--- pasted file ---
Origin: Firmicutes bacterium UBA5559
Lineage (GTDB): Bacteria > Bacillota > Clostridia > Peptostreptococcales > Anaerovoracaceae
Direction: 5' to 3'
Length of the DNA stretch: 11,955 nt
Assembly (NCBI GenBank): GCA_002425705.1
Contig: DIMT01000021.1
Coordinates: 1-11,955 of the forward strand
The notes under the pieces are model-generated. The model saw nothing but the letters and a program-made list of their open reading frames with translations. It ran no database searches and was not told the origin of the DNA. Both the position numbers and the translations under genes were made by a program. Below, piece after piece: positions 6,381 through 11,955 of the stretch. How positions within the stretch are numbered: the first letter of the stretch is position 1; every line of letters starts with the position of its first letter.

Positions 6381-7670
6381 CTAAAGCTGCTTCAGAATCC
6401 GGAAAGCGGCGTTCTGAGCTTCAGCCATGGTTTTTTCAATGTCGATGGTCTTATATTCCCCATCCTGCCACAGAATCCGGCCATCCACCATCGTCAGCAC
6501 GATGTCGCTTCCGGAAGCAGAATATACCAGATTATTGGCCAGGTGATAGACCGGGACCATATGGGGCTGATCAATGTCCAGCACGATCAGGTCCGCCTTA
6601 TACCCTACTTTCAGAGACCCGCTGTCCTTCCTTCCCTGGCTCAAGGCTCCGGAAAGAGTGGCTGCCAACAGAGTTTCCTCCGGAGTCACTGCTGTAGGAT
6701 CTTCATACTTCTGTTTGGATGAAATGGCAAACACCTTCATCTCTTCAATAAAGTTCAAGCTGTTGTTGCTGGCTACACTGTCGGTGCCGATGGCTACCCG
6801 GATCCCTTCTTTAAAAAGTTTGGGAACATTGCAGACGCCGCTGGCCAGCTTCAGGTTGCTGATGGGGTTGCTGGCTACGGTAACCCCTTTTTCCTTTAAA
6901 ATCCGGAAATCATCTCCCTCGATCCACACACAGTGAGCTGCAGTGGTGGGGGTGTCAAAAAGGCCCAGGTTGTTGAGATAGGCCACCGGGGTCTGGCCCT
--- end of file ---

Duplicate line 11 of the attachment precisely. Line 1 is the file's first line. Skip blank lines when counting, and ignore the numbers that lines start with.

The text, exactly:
6401 GGAAAGCGGCGTTCTGAGCTTCAGCCATGGTTTTTTCAATGTCGATGGTCTTATATTCCCCATCCTGCCACAGAATCCGGCCATCCACCATCGTCAGCAC